William Inge (priest)

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William Ralph Inge
Born6 June 1860
Crayke, Yorkshire, England
Died26 February 1954
Wallingford, England
EducationEton College and King's College, Cambridge
SpouseMary Catharine Inge
ChildrenPaula Inge
ChurchChurch of England
Writingsover 35 books
TitleDean of St. Paul's Cathedral
 
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William Ralph Inge
Born6 June 1860
Crayke, Yorkshire, England
Died26 February 1954
Wallingford, England
EducationEton College and King's College, Cambridge
SpouseMary Catharine Inge
ChildrenPaula Inge
ChurchChurch of England
Writingsover 35 books
TitleDean of St. Paul's Cathedral

William Ralph Inge (play /ˈɪŋ/;[1] 6 June 1860 – 26 February 1954) was an English author, Anglican priest, professor of divinity at Cambridge, and Dean of St Paul's Cathedral, which provided the appellation by which he was widely known, "Dean Inge."

Contents

Life

He was born at Crayke, Yorkshire, England. His father was William Inge (a provost at Worcester College, Oxford) and his mother Susanna (Churton) Inge. His maternal grandfather was the archdeacon of Cleveland. Inge was educated at Eton College, where he was a King's Scholar and Newcastle Scholar, and at King's College, Cambridge, where he won a number of prizes as well as taking firsts in both parts of the classical tripos.[2] He was a tutor at Hertford College, Oxford starting in 1888, which was the year he was ordained as a deacon in the Church of England.

In 1907, he became a professor of divinity at Jesus College, Cambridge, holding the Lady Margaret's Professor of Divinity chair. In 1911, was chosen by Prime Minister Asquith to be the Dean of St. Paul's Cathedral in London. He served as president of the Aristotelian Society at Cambridge from 1920 to 1921. Inge then became a columnist for the Evening Standard, a position he would hold until 1946—a period of 25 years. Inge was also a trustee of London's National Portrait Gallery from 1921 until 1951. He had retired from the Church in 1934.

He held Honorary Doctorates of Divinity from Oxford & Aberdeen Univeristites, an Hon. Doctorate of Literature from both Durham and Sheffield Universities, an Hon. LL.D., from both Edinburgh and St. Andrews Universities, and was a Honorary fellow of Kings and Jesus Colleges, Cambridge and of Hertford College, Oxford. He was a Fellow of the British Academy. (See title page of Christian Ethics & Modern Problems).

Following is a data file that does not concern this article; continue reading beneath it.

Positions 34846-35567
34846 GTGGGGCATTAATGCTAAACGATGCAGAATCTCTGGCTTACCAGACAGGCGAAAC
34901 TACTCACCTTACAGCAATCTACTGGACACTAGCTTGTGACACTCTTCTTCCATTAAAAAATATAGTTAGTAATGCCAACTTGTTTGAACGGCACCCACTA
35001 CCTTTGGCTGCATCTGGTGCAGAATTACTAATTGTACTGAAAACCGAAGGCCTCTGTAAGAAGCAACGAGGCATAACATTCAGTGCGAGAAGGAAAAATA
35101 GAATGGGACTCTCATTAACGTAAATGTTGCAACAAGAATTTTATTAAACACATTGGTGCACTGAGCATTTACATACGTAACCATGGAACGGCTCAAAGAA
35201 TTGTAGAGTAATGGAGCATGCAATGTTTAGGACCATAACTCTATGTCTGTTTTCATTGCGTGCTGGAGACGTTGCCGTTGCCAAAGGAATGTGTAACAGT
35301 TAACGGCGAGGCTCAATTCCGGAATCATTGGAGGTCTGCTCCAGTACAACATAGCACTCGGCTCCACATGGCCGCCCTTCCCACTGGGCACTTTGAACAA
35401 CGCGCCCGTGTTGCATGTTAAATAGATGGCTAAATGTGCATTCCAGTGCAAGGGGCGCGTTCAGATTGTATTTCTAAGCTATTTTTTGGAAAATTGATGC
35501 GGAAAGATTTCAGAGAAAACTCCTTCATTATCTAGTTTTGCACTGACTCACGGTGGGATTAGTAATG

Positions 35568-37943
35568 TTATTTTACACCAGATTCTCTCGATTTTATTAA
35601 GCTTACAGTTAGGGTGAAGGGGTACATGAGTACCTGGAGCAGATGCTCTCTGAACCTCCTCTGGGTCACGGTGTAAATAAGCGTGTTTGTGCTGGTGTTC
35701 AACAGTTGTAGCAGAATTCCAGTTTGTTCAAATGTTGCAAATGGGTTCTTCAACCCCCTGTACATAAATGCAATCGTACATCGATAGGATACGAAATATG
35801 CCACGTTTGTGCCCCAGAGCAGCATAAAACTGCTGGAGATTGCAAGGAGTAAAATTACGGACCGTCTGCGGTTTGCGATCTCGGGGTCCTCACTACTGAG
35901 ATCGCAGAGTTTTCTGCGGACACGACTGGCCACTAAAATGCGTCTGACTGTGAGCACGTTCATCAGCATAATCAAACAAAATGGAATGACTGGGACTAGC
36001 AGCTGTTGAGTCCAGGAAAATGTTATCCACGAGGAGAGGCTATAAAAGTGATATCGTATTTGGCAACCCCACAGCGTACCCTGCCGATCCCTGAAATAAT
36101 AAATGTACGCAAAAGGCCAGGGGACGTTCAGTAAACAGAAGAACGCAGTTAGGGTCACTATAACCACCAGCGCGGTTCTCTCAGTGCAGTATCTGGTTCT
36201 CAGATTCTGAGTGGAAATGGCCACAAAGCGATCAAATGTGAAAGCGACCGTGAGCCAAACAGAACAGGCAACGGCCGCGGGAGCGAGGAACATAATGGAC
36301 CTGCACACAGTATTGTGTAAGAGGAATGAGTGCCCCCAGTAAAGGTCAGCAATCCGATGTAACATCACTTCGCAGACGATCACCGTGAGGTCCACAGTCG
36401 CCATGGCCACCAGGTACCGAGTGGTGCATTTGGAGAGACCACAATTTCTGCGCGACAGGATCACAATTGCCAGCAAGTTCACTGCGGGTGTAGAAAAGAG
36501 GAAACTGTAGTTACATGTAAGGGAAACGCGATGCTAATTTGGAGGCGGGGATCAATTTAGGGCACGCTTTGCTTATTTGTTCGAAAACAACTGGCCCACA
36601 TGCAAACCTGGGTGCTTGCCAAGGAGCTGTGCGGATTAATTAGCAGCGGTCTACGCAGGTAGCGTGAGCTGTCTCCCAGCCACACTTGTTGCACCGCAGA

Family

Inge's wife, Mary Catharine, was the daughter of Henry Maxwell Spooner. She died in 1949.[3] His daughter, Paula, developed type 1 diabetes before insulin was widely available in the UK and died aged 14. Inge spent his later life in Brightwell near Wallingford, where he died on 26 February 1954.

Legacy

Inge was a prolific author. In addition to scores of articles, lectures and sermons, he also wrote over 35 books.[4] He is best known for his works on Plotinus and neoplatonic philosophy, and on Christian mysticism. He was a strong proponent of a spiritual type of religion—"that autonomous faith which rests upon experience and individual inspiration"—as opposed to one of coercive authority; so he was outspoken in his criticisms of the Roman Catholic Church. His thought, on the whole, represents a blending of traditional Christian theology with elements of Platonic philosophy. He shares this much with one of his favorite writers, Benjamin Whichcote, the first of the Cambridge Platonists. In addition to this he was also a eugenicist and wrote considerably on the subject. In his book Outspoken Essays he devotes an entire chapter to this subject.

He was nicknamed The Gloomy Dean because of his pessimistic views in his Evening Standard articles and he is remembered as a supporter of animal rights[citation needed].

Bibliography

The following bibliography is a selection taken from Adam Fox's biography Dean Inge.

See also

Sources

References

  1. ^ Inge - Definitions from Dictionary.com
  2. ^ Venn, J.; Venn, J. A., eds. (1922–1958). "William Inge (priest)". Alumni Cantabrigienses (10 vols) (online ed.). Cambridge University Press. 
  3. ^ See Portraits of Mary Catharine Inge.
  4. ^ Gifford Biography

External links

Awards and achievements
Preceded by
Frederick Huntington Gillett
Cover of Time Magazine
24 November 1924
Succeeded by
Chauncey M. Depew